That repentance is more than simply sorrow over sin, although it certainly is that, what we call in theology “contrition.”  It is a daily return to our Baptism, where we died with Christ, and were brought to new life in Him.  But repentance is also our longing that all that is wrong be set right again, that we would be set free from sin and death and all that goes along with it, that we would have the fullness of joy our Lord promises.  And that is what we hope for, and what we believe, expect, and anticipate in the coming of Christ.  That is why the crowds gathered with shouts of joy on the road into Jerusalem as our Lord made His way into the city, why they were shouting, “Hosanna to the Son of David!  Blessed is he who comes in the name of the Lord!” (Matt. 21:9).  That is why they were strewing their cloaks and their palm branches on the road before Him (v. 8).  “Hosanna” means “Save now.”  And that is what Jesus came to do.  He came to save them, save us from our sin, to fill our longing.  At long last He has come, the One promised by God, the Savior of the world.
            And He doesn’t just come in general, beloved.  He comes to you.  He comes to you right here and now in this place that houses His Body, the Church.  He comes in His gifts, the Word and the Sacraments, in Scripture and preaching, in Baptism as we saw little Tobiah Gabriel receive Him this morning, in His true Body and Blood under the forms of bread and wine in the Supper.  He comes absolving you of sin, taking it away, declaring you righteous with His own righteousness, covering you with Himself, giving you eternal life.  He comes.  Advent.  You come to Church, because you know that He is here.  You sing “Hosanna” because that is what He does for you here.  He saves you now.  Hope fulfilled.
            And yet you still long.  You are still filled with hopeful expectation and anticipation.  Because Jesus is coming again visibly, to judge the living and the dead, to raise all the dead and give eternal life to you and to all believers in Christ.  On that Day what you now know only by faith you will know by sight.  You will see Jesus, with the Father and the Holy Spirit.  You will dwell with Him.  You  will see your loved ones again, those who died in the faith.  No more tears.  No more sorrow.  No more suffering.  God will wipe away every tear from your eyes.  Beloved, Jesus is coming.  He’s coming for you.  He’s coming to get you.  He comes.  Advent.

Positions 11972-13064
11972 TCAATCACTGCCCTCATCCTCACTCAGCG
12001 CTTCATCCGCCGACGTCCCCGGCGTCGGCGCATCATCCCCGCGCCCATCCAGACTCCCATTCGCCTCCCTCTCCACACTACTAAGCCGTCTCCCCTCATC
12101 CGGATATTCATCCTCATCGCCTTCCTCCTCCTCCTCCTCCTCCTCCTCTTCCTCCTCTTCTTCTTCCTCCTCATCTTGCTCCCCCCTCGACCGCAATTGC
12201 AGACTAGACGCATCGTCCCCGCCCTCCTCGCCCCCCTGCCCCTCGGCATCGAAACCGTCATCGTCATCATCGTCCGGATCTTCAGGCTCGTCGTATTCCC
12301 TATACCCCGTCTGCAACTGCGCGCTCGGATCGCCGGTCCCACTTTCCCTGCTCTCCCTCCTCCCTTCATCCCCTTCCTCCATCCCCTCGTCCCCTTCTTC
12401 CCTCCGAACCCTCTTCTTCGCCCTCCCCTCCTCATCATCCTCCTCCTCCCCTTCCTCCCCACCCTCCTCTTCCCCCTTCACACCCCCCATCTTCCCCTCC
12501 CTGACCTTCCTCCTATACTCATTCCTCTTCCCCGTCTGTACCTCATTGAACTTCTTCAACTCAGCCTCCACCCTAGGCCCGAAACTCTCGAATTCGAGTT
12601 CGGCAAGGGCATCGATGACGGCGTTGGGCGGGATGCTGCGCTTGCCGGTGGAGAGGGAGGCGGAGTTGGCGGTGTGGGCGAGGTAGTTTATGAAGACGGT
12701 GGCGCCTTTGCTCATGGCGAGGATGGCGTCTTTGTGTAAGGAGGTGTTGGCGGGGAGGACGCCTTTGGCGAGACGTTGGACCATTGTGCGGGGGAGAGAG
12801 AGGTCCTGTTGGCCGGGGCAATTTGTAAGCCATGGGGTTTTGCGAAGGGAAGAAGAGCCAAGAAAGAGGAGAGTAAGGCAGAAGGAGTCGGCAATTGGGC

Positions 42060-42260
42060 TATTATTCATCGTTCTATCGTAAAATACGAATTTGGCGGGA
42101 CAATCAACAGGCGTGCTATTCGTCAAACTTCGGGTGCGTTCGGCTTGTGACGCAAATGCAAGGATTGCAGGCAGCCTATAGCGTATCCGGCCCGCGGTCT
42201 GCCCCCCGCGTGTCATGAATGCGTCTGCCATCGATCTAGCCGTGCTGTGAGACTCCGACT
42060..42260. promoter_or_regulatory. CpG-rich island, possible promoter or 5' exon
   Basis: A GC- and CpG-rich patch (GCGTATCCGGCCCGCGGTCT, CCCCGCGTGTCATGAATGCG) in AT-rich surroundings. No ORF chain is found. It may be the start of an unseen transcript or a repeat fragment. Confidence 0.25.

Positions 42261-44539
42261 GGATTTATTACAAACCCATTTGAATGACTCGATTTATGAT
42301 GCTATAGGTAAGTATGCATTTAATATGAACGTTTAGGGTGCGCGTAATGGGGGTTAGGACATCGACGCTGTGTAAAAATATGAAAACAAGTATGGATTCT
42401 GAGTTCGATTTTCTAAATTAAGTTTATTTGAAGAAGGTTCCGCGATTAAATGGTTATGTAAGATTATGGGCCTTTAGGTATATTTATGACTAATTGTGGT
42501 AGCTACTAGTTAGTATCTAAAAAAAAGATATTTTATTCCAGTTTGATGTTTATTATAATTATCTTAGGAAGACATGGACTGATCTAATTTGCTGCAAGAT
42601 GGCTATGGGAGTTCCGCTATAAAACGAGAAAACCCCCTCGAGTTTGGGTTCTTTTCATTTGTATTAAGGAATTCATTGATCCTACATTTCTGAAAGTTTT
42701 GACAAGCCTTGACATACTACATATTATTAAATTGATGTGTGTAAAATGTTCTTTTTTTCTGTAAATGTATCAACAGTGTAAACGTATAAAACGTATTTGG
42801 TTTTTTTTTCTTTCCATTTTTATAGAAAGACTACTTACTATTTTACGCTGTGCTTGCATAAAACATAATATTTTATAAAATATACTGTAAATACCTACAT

Your life in Christ centers around His coming for you: His first coming in the flesh to be your Savior, His continual coming to you in His holy Word and Sacraments, and His visible coming again in the End.  And so these words continue to describe your life in Christ: Hope, a certain hope that you know will be fulfilled when you see Him face to face.  Expectation, because God always makes good on His promises.  Anticipation, because you are filled with joy and excitement that Christ is coming again.  And longing, as you pray with the holy Church of all times and all places: “Amen.  Come, Lord Jesus!” (Rev. 22:20), come quickly, come and deliver us.  He will.  He has promised.  And so, beloved, we wait, and we trust.  In the Name of the Father, and of the Son (+), and of the Holy Spirit.  Amen.